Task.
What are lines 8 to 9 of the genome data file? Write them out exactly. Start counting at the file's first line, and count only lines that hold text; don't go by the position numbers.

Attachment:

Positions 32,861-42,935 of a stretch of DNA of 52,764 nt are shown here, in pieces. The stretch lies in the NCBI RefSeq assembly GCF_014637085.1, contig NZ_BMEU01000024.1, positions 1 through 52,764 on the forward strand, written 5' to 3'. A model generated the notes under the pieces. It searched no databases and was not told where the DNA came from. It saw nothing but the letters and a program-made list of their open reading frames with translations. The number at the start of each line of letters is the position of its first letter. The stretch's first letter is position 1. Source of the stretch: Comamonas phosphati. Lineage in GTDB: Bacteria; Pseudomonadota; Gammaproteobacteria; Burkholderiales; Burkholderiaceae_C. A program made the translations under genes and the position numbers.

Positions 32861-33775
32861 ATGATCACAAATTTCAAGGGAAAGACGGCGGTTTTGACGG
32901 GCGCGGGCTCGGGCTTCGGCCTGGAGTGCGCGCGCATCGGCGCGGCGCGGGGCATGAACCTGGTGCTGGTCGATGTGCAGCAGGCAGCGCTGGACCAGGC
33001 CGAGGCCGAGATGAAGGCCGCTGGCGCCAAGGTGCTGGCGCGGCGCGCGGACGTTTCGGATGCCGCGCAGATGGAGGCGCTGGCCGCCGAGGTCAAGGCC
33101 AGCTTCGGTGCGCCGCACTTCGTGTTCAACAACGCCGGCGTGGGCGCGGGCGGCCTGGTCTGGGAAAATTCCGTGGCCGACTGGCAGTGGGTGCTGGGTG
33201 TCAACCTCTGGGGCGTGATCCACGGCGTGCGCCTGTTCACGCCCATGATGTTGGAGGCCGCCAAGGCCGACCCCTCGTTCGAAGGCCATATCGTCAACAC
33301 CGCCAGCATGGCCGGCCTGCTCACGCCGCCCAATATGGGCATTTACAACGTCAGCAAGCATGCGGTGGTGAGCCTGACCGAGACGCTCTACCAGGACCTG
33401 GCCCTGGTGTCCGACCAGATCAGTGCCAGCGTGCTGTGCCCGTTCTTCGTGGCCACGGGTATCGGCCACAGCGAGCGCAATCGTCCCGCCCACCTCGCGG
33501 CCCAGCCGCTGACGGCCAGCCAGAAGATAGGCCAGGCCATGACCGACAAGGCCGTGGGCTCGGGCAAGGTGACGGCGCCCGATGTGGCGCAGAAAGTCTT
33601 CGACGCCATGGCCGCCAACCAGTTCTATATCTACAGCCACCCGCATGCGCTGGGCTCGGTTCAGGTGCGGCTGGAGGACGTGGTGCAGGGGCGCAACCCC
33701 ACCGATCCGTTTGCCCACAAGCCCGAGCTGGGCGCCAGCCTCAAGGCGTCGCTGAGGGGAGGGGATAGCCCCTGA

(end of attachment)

33301 CGCCAGCATGGCCGGCCTGCTCACGCCGCCCAATATGGGCATTTACAACGTCAGCAAGCATGCGGTGGTGAGCCTGACCGAGACGCTCTACCAGGACCTG
33401 GCCCTGGTGTCCGACCAGATCAGTGCCAGCGTGCTGTGCCCGTTCTTCGTGGCCACGGGTATCGGCCACAGCGAGCGCAATCGTCCCGCCCACCTCGCGG